Emigration List: The Bare Necessities

As I was going through recipes for Thanksgiving, I came across a small list from almost nineteen years ago. I always come across this list around this time of year, because I keep it in my recipe book. Which, the last couple of years, I only open around this time of year.

When I emigrated to America, I had my stuff packed and shipped. My things would be delivered about six weeks after my arrival. T had bought us a little house and I needed a few things for those six weeks. The things I felt I absolutely couldn’t do without.

It’s a small list. It’s heading: “What I need to take in my luggage”

Cutting board (It was my small, thin board for lightweight camping.)
Cookbook (That’s probably why the list ended up there.)
Cooking scales (Also tiny.)
1 pan
2 bowls
2 knives
2 forks
2 spoons
Paring knife
Soup ladle
Serving spoon
Miscellaneous toiletries
Tea light
2 tea mugs
Dutch music cassettes
Butterflies (My great-grandmother’s skirt weights for cycling. I was attached to them, so I didn’t want them to get lost or damaged.)
Little bronze milkmaid bell (Idem.)

Why I felt I had to take my cooking scale is a mystery. I hardly ever measure anything exactly and I don’t bake much.

I suppose I bought a teapot over here because a teapot would break in my luggage. Little did I know that I would be landing, on February 6, in 89 degree weather! My lifelong chain-drinking tea habit went out the window in a flash, never to really return again.

But here’s my point: this is the very small list of things–apart from clothes–that I felt I really couldn’t do without. It’s a good reminder that all the stuff we think we need is mostly redundant. Nice, but pure luxury.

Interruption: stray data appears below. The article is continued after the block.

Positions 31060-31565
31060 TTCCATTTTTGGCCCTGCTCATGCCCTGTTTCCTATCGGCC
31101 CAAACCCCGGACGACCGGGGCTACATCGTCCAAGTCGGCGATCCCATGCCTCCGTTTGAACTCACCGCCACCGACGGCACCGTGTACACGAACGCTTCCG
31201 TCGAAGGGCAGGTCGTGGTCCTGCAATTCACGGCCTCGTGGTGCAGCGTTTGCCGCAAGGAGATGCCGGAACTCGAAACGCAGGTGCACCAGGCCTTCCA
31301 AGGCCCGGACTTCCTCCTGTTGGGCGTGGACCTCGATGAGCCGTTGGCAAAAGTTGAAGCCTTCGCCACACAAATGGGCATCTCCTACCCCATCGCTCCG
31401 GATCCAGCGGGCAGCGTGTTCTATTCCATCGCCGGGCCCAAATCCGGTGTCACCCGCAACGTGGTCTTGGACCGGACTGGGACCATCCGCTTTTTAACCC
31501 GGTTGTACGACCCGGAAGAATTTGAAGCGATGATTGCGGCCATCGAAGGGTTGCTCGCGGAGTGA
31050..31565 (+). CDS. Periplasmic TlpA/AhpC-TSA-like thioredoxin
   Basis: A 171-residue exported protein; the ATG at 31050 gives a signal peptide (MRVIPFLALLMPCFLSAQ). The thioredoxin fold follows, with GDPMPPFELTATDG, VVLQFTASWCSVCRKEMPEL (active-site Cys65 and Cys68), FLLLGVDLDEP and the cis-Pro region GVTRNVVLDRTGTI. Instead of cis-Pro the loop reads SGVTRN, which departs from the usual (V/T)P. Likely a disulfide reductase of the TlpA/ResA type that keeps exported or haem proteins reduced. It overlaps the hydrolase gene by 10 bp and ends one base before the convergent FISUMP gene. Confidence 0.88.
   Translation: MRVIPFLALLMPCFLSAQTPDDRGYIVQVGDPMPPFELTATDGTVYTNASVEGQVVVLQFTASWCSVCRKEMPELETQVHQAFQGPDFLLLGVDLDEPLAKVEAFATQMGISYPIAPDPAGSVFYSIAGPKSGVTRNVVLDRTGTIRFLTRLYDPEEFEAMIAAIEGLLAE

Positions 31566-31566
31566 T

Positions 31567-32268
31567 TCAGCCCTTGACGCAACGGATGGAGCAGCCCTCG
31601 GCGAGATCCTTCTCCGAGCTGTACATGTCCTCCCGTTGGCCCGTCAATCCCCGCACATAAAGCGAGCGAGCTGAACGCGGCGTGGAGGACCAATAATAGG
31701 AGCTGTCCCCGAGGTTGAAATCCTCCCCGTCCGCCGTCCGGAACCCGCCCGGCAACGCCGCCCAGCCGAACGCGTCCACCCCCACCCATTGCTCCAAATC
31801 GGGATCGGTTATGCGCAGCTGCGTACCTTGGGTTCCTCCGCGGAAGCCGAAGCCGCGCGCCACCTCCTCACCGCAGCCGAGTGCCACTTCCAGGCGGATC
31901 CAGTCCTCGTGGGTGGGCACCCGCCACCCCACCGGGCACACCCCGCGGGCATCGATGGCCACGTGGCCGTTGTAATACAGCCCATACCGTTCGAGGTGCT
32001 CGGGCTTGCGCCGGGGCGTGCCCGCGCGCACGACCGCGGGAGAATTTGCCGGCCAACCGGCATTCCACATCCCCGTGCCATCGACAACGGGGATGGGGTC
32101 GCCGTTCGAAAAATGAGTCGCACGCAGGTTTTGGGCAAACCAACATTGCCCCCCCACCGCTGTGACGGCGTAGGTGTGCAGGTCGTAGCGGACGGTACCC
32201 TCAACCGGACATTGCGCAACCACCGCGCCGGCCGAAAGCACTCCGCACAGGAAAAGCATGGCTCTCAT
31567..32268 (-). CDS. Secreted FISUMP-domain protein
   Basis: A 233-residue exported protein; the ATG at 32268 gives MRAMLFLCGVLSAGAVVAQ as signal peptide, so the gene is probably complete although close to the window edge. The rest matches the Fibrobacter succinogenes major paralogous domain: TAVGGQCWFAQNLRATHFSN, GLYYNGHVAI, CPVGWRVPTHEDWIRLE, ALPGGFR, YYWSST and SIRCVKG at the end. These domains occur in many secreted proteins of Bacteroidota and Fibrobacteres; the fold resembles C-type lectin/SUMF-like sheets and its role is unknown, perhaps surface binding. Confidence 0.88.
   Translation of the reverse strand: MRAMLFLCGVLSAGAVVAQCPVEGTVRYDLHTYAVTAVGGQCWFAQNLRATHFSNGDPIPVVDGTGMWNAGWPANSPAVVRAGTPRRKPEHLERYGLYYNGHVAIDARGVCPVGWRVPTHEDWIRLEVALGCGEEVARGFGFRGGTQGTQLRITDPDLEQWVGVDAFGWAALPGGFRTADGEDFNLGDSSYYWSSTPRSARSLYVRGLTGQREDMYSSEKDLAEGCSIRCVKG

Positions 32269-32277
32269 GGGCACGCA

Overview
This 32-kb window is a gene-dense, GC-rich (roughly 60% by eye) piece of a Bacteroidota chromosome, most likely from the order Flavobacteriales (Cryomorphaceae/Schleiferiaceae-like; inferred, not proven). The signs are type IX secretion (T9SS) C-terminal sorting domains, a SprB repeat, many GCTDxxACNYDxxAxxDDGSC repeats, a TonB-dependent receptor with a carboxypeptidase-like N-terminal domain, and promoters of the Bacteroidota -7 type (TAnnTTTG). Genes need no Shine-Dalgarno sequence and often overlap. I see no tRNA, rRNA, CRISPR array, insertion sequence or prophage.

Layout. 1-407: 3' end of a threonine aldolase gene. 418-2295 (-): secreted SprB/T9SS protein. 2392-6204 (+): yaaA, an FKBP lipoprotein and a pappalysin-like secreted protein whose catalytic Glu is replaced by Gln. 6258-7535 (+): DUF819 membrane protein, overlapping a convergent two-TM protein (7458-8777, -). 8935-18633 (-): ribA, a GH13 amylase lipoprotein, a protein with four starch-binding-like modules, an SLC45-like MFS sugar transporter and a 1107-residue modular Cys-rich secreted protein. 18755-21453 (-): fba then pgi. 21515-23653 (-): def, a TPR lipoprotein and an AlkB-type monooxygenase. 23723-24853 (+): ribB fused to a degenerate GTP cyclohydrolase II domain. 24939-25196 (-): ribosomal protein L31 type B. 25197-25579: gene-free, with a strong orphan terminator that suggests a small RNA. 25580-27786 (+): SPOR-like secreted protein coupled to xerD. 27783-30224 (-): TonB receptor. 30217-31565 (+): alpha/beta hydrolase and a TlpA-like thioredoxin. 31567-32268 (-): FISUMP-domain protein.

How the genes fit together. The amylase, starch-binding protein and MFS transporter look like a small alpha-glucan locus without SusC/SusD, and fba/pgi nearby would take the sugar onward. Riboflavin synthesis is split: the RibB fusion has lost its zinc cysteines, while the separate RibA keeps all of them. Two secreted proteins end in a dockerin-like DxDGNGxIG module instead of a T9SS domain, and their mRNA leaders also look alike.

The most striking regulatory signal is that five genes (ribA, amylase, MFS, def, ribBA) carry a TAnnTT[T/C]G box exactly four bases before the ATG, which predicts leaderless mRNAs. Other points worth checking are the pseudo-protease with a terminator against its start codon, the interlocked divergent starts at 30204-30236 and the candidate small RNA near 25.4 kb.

8 responses to “Emigration List: The Bare Necessities

  1. I’ll share My ‘travel’ list: medications, toiletries, clean socks and underwear.
    And BOOKS, or my Ereader, yes I’ve bought one finally, and although there’s nothing like paper pages and the weight of a book in your hand, those little machines come in darn handy. I would normally be hauling a bag full of books with me on holiday! No more.


  2. I was brutal in getting rid of things when we moved. “Leave it all behind” was my mantra, although in some cases I think I was a bit too extreme. Still, what I left behind were mainly things of sentimental value that I occasionally wish I had here. It was surprising how easily we got by without much of anything, including much furniture, for more than a month.


    • As for furniture, T had bought a bed and mattress, we had his parents’ sofa from the seventies and two of my in-laws’ folding garden chairs.
      The funny thing about what I shiiped is that before leaving I thought there was a lot of my Dutch stuff I needed to feel more at home. But over the years I’ve gotten rid of practically everything. It’s not the things that were important after all.


  3. My emigration stash did grow. To NZ it was one large box (0.5m3) From NZ it was about double that volume. Still only 9 small boxes. It struck me then that a fair bit was the stuff that had come with me to NZ. Mostly stuff with dear memories. But it did teach me how little I really need to have to define me. Did not stop me from buy lots of new stuff though 🙂
    I remember talking to the shipping company and not insuring it. Basically no money could ever replace the stuff. If it was lost it was lost. It all arrived safely.


    • My stuff that I shipped was a LOT more than my little luggage list. Half a Mayflower truck full. Thousands of books, my Scandinavian shelving system, some antique furniture… But it’s all luxury in the end.Though I have no regrets bringing my shelving system. It’s the best!


  4. What a delightful reminder to bump into at this time each year . . . the less we have, the more time we have to enjoy what we have.


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